- A person may volunteer to help look after children in case of their parent’s absence. However, if the community has labeled the person as untrustworthy, the parents may refuse, and the person comes to internalize the belief that they are, indeed, untrustworthy.
- A person may be seen as deviant by the community because his three older brothers ended up being felons. As a result of this labeling, he sees that his destiny is to follow his brothers’ paths.
- A child may seem to be having defiant behavior in the presence of the grandparents who may tend to be lenient. However, in the presence of teachers or parents, the child may tend to behave appropriately as he understands the reaction of the latter towards defiant behavior. Here, we see different adults’ labeling of the child affect the child’s sense of self in different contexts.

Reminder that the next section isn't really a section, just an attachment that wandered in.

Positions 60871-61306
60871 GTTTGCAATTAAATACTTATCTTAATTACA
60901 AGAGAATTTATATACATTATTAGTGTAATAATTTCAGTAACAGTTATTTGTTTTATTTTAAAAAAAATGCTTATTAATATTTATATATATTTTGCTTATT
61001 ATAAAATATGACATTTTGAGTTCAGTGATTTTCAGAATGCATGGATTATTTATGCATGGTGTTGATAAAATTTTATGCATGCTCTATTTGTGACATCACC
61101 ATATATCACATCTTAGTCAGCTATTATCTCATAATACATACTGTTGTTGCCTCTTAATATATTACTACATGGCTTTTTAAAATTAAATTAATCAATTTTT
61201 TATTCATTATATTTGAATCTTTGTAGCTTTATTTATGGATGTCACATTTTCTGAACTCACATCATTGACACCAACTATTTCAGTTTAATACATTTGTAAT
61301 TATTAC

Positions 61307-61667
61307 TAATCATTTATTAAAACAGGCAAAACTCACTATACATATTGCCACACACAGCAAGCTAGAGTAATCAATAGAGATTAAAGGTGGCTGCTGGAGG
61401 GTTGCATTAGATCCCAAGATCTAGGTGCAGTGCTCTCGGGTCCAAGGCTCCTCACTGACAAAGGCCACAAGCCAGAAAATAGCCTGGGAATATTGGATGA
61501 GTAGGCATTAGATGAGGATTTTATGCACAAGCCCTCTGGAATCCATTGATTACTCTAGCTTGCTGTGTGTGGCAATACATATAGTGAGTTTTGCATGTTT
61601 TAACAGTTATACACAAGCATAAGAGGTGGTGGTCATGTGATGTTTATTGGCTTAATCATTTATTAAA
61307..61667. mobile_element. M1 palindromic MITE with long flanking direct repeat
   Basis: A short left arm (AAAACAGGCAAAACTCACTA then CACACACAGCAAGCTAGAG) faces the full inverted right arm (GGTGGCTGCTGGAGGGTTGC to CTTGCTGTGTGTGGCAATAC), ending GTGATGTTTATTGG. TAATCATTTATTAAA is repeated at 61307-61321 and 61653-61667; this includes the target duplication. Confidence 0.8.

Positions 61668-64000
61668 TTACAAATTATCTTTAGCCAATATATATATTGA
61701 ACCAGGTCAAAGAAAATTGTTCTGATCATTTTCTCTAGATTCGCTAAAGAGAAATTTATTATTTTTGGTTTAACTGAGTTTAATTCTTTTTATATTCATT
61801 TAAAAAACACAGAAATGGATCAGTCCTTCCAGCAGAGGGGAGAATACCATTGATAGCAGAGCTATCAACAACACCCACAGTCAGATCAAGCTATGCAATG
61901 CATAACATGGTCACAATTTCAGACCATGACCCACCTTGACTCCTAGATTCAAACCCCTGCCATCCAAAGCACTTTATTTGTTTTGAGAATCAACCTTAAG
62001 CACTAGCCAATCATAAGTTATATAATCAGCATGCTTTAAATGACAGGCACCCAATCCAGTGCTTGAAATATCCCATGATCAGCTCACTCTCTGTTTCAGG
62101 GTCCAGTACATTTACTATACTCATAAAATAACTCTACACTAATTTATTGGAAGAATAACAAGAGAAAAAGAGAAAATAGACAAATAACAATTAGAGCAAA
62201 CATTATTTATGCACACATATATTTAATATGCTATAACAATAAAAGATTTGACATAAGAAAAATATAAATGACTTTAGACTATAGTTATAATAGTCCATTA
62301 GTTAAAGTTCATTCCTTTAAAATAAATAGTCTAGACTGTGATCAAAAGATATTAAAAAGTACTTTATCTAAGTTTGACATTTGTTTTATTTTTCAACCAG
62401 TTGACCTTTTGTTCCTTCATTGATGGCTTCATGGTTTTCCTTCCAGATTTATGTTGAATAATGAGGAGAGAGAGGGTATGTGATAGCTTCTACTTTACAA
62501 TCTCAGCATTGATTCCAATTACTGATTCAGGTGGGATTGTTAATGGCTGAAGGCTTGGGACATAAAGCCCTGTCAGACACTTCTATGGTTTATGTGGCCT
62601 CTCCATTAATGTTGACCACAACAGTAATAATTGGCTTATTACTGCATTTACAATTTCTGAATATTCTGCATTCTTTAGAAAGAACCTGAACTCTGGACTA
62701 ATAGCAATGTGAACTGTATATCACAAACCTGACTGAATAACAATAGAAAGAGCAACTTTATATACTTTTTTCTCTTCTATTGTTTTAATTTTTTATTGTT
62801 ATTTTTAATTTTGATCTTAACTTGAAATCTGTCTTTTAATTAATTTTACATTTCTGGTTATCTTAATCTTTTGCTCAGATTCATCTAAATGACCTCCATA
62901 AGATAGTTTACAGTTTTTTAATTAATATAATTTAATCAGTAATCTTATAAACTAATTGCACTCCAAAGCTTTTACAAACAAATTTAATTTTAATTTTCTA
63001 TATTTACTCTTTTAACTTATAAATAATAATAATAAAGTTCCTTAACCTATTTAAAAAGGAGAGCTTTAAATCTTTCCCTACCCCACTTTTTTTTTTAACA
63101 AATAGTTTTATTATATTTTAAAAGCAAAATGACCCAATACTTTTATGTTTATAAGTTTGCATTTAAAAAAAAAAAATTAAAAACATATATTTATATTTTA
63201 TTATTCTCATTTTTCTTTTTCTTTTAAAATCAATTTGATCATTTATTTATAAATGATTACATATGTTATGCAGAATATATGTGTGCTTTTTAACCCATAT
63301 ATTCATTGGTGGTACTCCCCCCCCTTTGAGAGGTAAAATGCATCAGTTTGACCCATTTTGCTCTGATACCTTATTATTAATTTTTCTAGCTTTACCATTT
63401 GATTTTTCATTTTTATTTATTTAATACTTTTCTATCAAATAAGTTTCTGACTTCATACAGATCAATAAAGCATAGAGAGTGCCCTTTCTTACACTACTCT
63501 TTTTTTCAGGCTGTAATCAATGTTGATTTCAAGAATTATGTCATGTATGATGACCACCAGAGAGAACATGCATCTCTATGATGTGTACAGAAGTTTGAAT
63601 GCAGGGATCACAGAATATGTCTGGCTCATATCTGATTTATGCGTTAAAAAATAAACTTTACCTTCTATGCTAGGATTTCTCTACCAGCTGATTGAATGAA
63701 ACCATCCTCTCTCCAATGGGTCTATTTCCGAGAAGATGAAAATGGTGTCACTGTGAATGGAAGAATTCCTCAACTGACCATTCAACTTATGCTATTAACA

- A shopkeeper may decide to go for lunch in a nearby hotel and decide not to close his shop. If a guy labeled as untrustworthy with money volunteers to look after the shop while the owner is away, he may be suspected of wanting to steal from the shop.
- A child whose parents are professors may be expected to follow their example and perform exemplary in his studies. Even if the child intends to drop out of school, societal expectations may encourage the child to continue learning and finish his studies because he must have “hereditary potential”.
- When a child is declared a troublemaker from childhood and treated as such, he may grow up comfortable being defiant and a troublemaker.